The chapter is called "The Connecticut Valley," about the natural history and human history of the larger part of Massachusetts of which Amherst, Northampton, and the surrounding towns are part.

It was written by Mabel Loomis Todd, and it surprised me.

I don't know what I was expecting, but the writing is tight without being terse, romantic without being flowery, informative without the scent of pedantry, and not strange. It holds up very well twelve decades later, better than Hitchcock's does, at any rate. I would really like to see a modern assessment of the "natural history" of the Valley that she presents so confidently, though.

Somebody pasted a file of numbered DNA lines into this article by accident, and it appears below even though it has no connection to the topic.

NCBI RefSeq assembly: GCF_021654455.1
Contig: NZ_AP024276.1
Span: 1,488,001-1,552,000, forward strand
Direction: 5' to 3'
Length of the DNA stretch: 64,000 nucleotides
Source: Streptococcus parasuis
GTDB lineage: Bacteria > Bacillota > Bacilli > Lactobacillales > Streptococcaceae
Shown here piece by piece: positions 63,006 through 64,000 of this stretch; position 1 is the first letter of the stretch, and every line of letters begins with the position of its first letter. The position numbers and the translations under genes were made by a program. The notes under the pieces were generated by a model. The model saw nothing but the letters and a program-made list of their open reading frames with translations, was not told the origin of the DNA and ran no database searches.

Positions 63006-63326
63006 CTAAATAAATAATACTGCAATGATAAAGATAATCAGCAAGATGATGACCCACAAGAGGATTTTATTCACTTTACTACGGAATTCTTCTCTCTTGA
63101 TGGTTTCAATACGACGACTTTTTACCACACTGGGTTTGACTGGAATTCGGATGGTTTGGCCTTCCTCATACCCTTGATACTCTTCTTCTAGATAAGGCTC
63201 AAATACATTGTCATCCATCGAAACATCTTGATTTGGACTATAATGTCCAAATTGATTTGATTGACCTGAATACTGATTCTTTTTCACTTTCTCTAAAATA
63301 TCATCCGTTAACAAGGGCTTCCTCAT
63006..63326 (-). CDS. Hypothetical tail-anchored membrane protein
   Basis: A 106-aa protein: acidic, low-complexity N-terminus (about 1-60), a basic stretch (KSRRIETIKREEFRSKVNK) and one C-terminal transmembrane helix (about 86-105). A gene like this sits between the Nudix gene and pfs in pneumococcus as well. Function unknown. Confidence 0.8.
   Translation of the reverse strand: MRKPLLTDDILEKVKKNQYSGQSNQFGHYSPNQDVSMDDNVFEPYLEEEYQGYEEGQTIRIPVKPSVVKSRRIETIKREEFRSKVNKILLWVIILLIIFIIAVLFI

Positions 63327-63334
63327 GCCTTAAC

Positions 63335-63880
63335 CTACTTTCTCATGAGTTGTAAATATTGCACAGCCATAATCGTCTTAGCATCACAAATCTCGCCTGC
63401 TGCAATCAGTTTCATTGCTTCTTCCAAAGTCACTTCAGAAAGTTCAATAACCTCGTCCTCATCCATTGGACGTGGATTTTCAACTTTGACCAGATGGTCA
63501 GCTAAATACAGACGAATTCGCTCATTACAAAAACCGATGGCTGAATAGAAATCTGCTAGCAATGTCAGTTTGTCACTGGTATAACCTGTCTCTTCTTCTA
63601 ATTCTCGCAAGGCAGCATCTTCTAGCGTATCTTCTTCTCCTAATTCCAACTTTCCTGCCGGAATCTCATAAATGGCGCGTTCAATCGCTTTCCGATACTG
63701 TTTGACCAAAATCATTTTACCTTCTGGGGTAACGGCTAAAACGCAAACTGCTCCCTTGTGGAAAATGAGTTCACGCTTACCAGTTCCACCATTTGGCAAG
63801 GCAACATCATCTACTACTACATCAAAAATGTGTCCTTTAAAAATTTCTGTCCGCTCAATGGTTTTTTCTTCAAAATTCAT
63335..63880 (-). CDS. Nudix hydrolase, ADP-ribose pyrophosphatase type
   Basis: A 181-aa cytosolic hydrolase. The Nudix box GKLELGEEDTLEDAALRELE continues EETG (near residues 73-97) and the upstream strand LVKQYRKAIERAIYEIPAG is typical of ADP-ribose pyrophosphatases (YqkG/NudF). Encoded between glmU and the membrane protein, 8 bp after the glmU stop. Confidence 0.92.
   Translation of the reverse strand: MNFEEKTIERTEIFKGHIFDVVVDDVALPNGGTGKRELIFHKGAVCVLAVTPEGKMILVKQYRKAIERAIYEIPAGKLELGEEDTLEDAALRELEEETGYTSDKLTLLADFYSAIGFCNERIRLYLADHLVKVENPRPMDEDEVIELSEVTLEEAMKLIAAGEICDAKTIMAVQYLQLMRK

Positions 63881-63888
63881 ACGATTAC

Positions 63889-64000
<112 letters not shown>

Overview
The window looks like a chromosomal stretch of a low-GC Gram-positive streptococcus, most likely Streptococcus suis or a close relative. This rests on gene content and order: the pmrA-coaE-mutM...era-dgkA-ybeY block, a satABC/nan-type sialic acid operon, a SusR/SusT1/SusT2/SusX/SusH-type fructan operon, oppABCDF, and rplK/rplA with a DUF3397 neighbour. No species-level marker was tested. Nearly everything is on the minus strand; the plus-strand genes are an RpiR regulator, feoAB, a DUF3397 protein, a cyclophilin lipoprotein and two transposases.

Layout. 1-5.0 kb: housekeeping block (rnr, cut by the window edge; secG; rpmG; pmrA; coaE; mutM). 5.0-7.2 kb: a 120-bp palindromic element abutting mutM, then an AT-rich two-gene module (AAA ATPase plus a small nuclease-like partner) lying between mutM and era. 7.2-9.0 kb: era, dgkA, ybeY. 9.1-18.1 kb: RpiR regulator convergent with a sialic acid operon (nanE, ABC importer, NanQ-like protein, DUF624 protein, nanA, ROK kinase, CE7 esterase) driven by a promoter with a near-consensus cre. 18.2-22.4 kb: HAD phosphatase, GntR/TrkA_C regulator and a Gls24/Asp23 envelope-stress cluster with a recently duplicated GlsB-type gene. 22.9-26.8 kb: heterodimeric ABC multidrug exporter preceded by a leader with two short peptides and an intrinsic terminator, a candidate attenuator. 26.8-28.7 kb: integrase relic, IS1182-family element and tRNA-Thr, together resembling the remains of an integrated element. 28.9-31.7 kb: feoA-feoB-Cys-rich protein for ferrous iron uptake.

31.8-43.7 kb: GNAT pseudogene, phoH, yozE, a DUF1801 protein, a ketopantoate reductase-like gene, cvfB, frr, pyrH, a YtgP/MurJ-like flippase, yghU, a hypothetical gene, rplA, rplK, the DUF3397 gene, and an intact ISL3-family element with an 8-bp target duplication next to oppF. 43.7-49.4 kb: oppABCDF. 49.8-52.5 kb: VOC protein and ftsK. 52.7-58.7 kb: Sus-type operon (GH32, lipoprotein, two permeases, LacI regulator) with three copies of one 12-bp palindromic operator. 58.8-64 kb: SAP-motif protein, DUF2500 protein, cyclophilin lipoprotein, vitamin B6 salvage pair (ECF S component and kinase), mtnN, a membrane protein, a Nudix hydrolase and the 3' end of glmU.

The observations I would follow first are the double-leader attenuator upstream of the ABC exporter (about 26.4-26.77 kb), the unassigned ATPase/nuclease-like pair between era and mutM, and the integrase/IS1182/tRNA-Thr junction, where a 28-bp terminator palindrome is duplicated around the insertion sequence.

Finally, just for Demitria McDuff because I promised it to her, a photo of Mabel Loomis Todd later in life. She was always a knockout:

Mabel Loomis Todd in 1930, age 73 or 74, about two years before her death. (Copyright holder unknown; from the Todd-Bingham Picture Collection, Manuscripts & Archives, Yale University.)